After attending the launch of Warm, Safe, Connected by St. Vincent De Paul (SVP), we were devastated to learn of the far-reaching consequences that the current energy crisis has had across Ireland. We felt the need to share some of the more shocking statistics that may have had a profound impact on our members.
In 2022, SVP Received 230,000 requests for assistance from the public – up to 1200 requests per day in busy periods (December). People requested assistance on more than one issue, most often being the combination of food and energy. The report highlights the connection between energy and people’s health such as the stress and anxiety over the difficulty in meeting costs as well as sacrificing heating in order to feed the family, and vice versa.
Energy Poverty is not evenly distributed, with some groups being more heavily impacted than others. This includes older people, members of minority groups and people living alone.
Deputy TD Neasa Hourigan acknowledged the inadequacy of one-off payments and the realisation that targeted and forward-thinking measures are needed. She admitted that Government is resistant to systemic change which locks the Government in to something that is “progressive and something that is real”. Questions were raised around the legislative definition of a “vulnerable customer”, suggesting this should be broadened to consider circumstantial and contextual factors.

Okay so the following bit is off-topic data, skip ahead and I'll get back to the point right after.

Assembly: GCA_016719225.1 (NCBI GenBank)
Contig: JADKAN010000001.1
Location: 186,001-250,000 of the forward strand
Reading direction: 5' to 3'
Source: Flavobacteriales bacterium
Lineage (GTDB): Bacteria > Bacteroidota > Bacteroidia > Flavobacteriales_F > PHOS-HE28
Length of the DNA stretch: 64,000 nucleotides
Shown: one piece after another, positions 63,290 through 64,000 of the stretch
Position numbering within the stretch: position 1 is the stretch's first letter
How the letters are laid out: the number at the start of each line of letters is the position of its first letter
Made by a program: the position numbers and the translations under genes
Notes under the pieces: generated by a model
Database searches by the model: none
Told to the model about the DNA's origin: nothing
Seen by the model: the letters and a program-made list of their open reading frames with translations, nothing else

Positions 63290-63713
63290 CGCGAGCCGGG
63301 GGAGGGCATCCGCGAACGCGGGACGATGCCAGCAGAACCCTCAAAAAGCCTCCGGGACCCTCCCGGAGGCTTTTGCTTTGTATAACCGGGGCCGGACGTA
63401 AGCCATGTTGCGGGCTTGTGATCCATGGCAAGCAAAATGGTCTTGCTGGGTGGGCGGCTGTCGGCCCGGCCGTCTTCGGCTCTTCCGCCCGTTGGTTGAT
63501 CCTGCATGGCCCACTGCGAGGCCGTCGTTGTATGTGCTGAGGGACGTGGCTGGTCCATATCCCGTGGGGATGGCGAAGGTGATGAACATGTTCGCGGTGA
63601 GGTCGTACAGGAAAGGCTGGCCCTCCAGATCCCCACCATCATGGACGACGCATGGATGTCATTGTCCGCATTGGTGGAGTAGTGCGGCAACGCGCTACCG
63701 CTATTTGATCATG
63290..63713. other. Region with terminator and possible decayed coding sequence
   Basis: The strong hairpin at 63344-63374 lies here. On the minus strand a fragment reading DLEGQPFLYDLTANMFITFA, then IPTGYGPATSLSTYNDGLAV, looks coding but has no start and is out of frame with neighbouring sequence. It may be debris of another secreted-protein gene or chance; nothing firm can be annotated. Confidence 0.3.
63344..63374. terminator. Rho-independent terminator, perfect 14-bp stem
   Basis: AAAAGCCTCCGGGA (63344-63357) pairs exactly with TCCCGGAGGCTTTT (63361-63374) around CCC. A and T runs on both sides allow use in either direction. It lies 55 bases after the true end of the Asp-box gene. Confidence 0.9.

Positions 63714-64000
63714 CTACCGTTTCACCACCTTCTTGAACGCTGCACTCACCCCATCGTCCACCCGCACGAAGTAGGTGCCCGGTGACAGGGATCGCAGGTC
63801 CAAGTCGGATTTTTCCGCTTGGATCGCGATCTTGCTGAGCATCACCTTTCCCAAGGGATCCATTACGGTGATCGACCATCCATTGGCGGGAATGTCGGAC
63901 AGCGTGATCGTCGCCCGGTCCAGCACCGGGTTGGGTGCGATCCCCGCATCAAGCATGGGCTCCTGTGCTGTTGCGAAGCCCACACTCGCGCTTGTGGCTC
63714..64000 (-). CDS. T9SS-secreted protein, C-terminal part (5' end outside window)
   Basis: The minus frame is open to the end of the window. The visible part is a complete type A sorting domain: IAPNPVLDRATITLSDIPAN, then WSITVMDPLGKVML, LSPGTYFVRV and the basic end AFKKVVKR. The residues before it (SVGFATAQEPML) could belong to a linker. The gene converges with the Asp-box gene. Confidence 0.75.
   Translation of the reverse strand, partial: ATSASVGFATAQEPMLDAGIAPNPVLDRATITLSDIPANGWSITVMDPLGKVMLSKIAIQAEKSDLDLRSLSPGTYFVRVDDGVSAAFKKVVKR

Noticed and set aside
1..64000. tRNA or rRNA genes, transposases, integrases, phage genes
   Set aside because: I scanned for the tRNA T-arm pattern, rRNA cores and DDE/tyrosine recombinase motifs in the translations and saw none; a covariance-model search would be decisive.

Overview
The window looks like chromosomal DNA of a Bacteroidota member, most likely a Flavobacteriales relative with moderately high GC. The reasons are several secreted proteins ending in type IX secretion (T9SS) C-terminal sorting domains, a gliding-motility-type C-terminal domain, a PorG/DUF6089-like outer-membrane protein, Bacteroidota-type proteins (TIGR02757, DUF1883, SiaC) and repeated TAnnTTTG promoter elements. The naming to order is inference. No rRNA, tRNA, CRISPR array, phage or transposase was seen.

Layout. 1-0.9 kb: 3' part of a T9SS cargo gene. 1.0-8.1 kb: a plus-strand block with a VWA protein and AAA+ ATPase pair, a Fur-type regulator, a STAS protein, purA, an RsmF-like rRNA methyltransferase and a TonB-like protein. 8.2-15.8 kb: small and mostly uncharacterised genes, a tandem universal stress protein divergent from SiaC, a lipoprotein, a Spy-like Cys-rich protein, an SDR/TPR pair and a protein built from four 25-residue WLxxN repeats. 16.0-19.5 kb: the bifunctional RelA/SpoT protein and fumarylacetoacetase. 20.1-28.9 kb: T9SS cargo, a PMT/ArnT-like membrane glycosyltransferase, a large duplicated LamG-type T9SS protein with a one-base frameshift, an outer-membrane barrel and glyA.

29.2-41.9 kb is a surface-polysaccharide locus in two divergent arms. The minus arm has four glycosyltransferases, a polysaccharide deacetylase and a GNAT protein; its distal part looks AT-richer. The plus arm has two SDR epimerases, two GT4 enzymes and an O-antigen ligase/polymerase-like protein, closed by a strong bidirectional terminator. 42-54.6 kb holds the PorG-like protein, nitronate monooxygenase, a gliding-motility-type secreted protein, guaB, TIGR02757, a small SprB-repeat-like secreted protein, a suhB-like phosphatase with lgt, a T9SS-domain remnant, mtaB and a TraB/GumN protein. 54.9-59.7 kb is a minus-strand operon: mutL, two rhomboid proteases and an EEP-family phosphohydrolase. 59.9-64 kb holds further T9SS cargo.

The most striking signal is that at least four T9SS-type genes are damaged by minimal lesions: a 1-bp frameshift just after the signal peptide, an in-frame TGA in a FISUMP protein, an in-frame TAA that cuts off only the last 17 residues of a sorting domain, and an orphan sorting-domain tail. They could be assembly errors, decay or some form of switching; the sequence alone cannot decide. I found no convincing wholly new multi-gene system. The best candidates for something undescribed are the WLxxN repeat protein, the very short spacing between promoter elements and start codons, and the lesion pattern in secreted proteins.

Nat O’Connor of Age Action highlighted the impact of the energy crisis on older people who rely on a fixed income with a spending power that has depreciated significantly due to inflation. In the first half of 2022 (before the latest rise in inflation), 1 in 14 older persons went without heating at some point, with 1 in 16 older persons being unable to afford to keep their home sufficiently warm. He noted that multiple reports indicate that Ireland has the highest rate of Excess Winter Mortality in Europe due to a damp climate, long heating season and poorly insulated housing which has been compounded by the current energy crisis.
Some of the recommendations made by SVP to combat this crisis include benchmarking social welfare rates, retrofitting support for inadequate housing, improving measures to avoid disconnections and increasing the eligibility criteria of ‘vulnerable customers’.